altacalidad lizclayman 123A communal table at the Silvia Zofio-designed Alta Calidad in Brooklyn. Photo courtesy of Liz ClaymanRenovation is difficult for anyrestaurant, but doing it in New York City presents a whole different set of challenges. Alta Calidad is a Mexican-inspired concept in Brooklyn which recently underwent a renovation, and Chef/Owner Akhtar Nawab talks about it.

Was your renovation front or back of house?

Akhtar Nawab:I would say 95 percent front of house, 5 percent back. It wasactually a ramen bar before we acquired the space. It had one long bar going through the center. We cut the bar way down so it only seats eight. We addedlow-top, communal and high-top tables. What that did was create an “elevation” between the high-tops and low-tops, so it gave a little more “visual texture” and made it feel like a bigger restaurant.

Did you have downtime?

AN:We built this place in three months; we had a little bit of downtime. I’ve built a lot of restaurants in New York, and historically, you have six to 10 months downtime. New York permitting is a little complicated. No matter what happens, there’s always some degree of downtime.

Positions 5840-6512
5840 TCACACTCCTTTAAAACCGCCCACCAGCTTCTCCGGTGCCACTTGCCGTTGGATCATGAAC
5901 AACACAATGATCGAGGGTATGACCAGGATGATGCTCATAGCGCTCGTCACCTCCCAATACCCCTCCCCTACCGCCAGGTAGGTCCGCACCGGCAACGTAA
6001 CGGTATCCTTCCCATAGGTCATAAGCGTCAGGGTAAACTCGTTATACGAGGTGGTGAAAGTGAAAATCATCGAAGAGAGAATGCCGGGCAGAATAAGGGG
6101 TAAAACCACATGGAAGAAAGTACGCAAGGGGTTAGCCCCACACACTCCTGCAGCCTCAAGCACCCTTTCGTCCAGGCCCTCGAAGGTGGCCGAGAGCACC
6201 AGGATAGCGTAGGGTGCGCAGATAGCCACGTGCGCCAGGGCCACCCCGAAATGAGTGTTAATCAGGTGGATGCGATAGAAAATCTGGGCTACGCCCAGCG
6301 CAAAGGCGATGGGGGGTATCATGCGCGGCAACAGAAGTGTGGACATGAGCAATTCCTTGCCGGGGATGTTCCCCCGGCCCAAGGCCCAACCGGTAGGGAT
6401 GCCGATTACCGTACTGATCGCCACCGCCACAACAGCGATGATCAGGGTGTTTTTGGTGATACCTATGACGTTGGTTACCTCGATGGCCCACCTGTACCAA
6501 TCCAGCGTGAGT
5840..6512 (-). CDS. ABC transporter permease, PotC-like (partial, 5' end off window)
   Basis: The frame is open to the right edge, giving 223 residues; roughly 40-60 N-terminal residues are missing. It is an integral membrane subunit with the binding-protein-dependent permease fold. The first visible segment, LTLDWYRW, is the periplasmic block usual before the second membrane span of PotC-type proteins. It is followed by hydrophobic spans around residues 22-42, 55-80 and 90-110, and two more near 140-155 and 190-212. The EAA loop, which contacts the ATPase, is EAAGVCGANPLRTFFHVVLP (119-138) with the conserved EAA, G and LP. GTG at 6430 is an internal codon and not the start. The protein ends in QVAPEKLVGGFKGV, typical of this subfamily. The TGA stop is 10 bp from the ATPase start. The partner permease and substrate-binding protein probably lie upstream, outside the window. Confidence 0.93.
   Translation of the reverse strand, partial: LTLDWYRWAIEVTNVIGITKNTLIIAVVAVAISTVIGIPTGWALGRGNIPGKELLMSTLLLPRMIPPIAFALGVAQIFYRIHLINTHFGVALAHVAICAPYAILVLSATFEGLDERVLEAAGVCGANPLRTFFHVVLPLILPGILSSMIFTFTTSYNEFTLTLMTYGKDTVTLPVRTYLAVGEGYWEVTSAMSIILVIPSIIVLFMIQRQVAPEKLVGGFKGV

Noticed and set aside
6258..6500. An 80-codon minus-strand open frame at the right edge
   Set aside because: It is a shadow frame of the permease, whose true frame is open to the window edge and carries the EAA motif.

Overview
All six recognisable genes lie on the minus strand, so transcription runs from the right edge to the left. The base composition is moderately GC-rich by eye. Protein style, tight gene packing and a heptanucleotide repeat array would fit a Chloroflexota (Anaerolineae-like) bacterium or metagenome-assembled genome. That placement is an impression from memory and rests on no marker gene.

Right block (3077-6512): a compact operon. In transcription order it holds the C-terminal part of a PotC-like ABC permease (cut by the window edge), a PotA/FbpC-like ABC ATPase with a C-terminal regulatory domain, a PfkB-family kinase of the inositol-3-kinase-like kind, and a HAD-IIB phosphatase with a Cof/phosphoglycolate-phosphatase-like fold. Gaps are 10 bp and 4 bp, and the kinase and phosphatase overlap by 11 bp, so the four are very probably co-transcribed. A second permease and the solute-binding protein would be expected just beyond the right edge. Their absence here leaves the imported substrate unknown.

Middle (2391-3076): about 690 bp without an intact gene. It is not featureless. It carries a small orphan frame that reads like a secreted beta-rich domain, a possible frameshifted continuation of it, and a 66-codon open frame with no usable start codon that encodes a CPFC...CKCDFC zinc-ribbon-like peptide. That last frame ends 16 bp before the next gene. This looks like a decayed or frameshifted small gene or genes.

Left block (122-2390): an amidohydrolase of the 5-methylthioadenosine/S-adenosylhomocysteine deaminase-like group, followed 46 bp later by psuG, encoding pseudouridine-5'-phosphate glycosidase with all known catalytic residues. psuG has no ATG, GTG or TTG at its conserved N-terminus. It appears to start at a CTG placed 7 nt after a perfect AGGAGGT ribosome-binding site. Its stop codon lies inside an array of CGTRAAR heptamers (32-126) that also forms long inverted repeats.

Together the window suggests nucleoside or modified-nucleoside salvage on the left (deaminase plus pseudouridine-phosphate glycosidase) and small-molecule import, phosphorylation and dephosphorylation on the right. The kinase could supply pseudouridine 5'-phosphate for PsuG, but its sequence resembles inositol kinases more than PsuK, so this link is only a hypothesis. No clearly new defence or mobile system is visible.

Any surprises in your renovation?

AN:Cutting that bar in half really allowed more space for people to congregate. It made the space feel more inviting and welcome. And we ended up cutting a hole in the wall and exposing a portion of the kitchen, which made it feel more like a livingroom environment.

No matter where you are, the stories on the following pages can help if you’re thinking about renovating.

altacalidad lizclayman 111Crossville’s Retro Active 2.0 collection comes in a variety of vivid colors to fit any restaurant design.

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